He (Jesus) went to Nazareth, where He had been brought up, and on the Sabbath day He went into the synagogue, as was His custom. And He stood up to read. The scroll of the prophet Isaiah was handed to Him. Unrolling it, He found the place where it is written: "The Spirit of the Lord is on me, because He has anointed me to preach good news to the poor. He has sent me to proclaim freedom for the prisoners and recovery of sight for the blind, to release the oppressed, to proclaim the year of the Lord's favor." Luke 4:16-19
Dear Brothers and Sisters in Christ:
The salvation story of Jesus Christ reaches around the world. So that the readers of our Daily Devotion may see the power of the Savior on a global scale, we have asked the volunteers of our International Ministry Centers to write our Friday devotions. We pray that the Spirit may touch your day through their words.
In Christ, I remain, His servant and yours,
Kenneth R. Klaus
Speaker of The Lutheran Hour
The passage in Luke describes the day Jesus presented Himself at the town's synagogue. He came as one who is there to explain a plan. He had been put there by God to undo the great tragedy caused by humanity's disobedience. He had been anointed with the Holy Spirit's power, to be an obedient Servant until the end of His mission. The old prophecies of blessing, given to the patriarchs and prophets, would be fulfilled in Him.
Jesus' coming was good news for those who represented the least-favored parts of society. They were those who enjoyed fewer privileges. They were those who, according to traditional Judaism, were excluded from the Kingdom. They were those who had little to lose and everything to win. The first generation of believers was part of that social sector. A jubilee was now announced to them, a time in which debts were paid and the oppressed recovered their dignity.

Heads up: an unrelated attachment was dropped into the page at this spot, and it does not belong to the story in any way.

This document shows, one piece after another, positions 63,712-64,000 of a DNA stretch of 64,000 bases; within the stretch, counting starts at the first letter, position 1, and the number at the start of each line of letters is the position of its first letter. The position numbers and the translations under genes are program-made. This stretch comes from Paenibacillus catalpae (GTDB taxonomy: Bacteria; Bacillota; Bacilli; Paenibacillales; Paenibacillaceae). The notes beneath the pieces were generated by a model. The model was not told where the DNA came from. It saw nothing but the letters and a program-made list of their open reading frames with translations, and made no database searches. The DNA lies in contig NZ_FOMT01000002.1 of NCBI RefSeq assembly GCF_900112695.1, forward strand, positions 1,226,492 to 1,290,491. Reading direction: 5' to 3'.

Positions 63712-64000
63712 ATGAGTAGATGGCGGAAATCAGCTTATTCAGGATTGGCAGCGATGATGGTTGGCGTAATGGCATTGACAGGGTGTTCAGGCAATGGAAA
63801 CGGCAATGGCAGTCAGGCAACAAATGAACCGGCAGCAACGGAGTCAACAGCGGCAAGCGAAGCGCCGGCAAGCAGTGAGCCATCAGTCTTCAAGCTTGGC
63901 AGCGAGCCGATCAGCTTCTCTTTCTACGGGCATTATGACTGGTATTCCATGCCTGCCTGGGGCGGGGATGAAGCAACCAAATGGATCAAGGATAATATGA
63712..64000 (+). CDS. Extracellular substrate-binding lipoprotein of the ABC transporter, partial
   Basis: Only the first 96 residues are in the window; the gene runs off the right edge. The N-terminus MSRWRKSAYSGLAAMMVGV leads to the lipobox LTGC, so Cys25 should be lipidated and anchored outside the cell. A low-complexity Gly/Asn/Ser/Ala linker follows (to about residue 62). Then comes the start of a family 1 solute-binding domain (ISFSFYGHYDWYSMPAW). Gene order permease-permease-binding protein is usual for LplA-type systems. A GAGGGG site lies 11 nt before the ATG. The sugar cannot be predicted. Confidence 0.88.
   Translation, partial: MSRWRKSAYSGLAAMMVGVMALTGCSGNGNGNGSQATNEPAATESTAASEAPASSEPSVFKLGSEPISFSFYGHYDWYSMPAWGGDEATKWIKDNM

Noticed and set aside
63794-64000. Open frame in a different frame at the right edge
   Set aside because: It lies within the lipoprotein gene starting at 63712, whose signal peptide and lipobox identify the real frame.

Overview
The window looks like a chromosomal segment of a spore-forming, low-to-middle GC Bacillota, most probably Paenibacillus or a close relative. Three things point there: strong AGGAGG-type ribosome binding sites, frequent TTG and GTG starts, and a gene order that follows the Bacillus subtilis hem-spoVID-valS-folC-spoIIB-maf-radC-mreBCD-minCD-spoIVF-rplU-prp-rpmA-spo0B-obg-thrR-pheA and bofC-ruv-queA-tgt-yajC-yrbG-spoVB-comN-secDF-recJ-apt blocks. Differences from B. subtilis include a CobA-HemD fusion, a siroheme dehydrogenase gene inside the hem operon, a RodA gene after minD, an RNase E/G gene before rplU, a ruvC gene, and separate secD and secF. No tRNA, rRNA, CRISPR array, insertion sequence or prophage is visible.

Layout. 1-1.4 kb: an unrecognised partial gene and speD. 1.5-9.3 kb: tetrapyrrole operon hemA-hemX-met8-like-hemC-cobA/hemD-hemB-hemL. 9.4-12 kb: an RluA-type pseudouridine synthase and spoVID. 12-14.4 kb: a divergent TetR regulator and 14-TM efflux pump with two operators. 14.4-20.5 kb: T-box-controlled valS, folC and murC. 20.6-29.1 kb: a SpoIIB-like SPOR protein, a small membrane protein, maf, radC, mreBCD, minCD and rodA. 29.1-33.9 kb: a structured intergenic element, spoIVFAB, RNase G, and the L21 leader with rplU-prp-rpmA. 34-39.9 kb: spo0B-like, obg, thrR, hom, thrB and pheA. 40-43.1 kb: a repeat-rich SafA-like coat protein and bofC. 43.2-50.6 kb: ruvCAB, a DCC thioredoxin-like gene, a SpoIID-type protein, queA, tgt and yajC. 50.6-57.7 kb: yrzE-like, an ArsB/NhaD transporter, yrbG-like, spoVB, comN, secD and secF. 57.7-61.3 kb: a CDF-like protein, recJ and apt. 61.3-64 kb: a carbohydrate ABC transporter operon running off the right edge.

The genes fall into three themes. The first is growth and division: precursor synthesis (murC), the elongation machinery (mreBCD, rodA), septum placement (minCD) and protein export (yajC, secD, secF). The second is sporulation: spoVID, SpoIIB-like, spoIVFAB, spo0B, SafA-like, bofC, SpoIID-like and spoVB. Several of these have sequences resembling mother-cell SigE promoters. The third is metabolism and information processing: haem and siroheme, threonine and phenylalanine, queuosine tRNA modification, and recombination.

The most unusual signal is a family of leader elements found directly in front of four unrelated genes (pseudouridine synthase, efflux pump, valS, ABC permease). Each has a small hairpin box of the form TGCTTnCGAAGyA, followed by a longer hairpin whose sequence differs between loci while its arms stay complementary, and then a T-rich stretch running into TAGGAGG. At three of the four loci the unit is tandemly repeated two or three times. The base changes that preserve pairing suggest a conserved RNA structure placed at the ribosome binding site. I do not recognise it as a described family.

The reality of salvation is the same today, and still there are many who completely miss the Good News of Jesus Christ. There are those who believe they can see but are blind, those who believe they are rich but are empty, and those who think they're free but are still tied to the powers of this world. Jesus offers His salvation to those who are aware they have nothing to offer and everything to receive. It is beautiful to see when God, working through His Gospel, restores the lives of those who are rejected into an eternal relationship with Himself through the redemptive work of Jesus.
THE PRAYER: Lord, give me a poor and humble heart to receive the gift of Your salvation. Free me of pride and help me look with mercy upon those You love. Make me an instrument to share Your Good News. Amen.
Biography of Author: This devotion is based on a text written by Antonio Schimpf, a professor at Concordia Seminary in Buenos Aires, Argentina. In this South American country of over 40 million people, Lutheran Hour Ministries -- known locally as Cristo Para Todas las Naciones (Christ for All Nations) -- connects with people through Project JOEL, Equipping the Saints (ETS), Bible Correspondence Courses (BCC), as well as by supporting church missions in Rosario, Tucuman, Salta, and Patagonia.
To learn more about our International Ministries, click here or visit www.lhmint.org.